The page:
In the mythology of the Aboriginal people of south-eastern Australia (specifically, the Kulin nation), Balayang the bat was a brother of Bunjil the eaglehawk, but lived apart from him. Once, Bunjil asked him to come and live with him, but Balayang replied that Bunjil's country was too dry and that Bunjil ought to come and live with him instead. This upset Bunjil, who sent his two helpers, Djurt-djurt the nankeen kestrel and Thara the quail hawk, after Balayang. They set fire to the bat's country and Balayang and his family were scorched and turned permanently black.Because of his black colouring, Balayang was associated with Crow, and thus belonged to the moiety in opposition to Eaglehawk. Another story credits him with creating or finding Crow women (and thus marriage partners for the Eaglehawk moiety). One day Balayang was amusing himself by thumping the surface of the water, causing it to thicken into mud. Something stirred underneath the mud and, probing with a branch, he found two women. He called one Kunnawarra ("black swan") and the other Kururuk ("native companion"). He took them to Bunjil, who gave them as wives to the men he had created. Balayang was represented in the night sky by the star Antares.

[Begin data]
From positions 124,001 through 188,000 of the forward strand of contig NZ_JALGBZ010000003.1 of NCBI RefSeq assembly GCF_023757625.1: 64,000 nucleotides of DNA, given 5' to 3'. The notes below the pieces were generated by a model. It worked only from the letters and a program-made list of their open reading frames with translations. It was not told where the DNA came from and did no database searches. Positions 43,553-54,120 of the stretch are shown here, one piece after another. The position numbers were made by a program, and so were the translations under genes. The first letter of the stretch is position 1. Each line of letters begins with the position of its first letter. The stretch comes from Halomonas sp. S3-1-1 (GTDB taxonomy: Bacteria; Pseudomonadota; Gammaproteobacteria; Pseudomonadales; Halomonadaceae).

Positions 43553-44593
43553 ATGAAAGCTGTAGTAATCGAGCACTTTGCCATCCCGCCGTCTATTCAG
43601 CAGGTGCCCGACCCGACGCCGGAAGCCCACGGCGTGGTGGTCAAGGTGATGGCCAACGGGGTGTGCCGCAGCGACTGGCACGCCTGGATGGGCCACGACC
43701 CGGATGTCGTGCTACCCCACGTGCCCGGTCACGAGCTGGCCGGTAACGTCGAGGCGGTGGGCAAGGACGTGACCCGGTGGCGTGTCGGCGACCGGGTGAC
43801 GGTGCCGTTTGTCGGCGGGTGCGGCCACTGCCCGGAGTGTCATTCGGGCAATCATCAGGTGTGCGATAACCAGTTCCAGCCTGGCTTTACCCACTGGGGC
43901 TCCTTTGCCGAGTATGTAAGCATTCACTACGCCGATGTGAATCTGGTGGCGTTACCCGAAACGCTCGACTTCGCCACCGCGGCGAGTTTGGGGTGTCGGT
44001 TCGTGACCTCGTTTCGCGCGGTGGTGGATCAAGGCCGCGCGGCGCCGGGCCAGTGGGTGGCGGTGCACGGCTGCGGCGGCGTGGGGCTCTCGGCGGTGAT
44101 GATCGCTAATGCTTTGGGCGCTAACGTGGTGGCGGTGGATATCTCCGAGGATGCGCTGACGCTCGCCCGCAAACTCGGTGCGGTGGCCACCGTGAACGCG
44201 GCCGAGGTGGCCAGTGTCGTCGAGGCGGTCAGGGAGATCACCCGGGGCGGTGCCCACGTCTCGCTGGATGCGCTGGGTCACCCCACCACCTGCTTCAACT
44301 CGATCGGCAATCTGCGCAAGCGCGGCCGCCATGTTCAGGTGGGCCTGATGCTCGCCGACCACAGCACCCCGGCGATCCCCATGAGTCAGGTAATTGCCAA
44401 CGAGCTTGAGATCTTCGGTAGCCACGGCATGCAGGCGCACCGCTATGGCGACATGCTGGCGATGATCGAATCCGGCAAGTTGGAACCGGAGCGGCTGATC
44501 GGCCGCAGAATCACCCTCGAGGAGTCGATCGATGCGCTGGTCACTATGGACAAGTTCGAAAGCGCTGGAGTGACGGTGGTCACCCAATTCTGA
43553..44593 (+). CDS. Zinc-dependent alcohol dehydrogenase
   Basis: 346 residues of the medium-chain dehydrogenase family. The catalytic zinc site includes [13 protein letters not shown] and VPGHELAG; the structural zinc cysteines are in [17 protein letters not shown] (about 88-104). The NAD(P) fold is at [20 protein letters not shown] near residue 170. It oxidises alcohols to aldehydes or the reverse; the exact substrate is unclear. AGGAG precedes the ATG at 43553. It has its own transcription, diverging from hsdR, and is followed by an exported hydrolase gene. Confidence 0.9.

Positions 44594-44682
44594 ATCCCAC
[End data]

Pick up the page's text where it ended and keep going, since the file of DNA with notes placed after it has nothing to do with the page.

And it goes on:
The chupacabra or chupacabras (Spanish pronunciation: [tʃupaˈkaβɾas], literally 'goat-sucker'; from Spanish: chupar, 'to suck', and cabras, 'goats') is a legendary creature in the folklore of parts of the Americas, with its first purported sightings reported in Puerto Rico in 1995. The name comes from the animal's reported vampirism—the chupacabra is said to attack and drink the blood of livestock, including goats. Physical descriptions of the creature vary. It is purportedly a heavy creature the size of a small bear, with a row of spines reaching from the neck to the base of the tail. Eyewitness sightings have been claimed in Puerto Rico, and have since been reported as far north as Maine, as far south as Chile, and even outside the Americas in countries like Russia and the Philippines. Many of the reports have been disregarded as uncorroborated or lacking evidence. Sightings in northern Mexico and the southern United States have been verified as canids afflicted by mange. According to biologists and wildlife management officials, the chupacabra is an urban legend.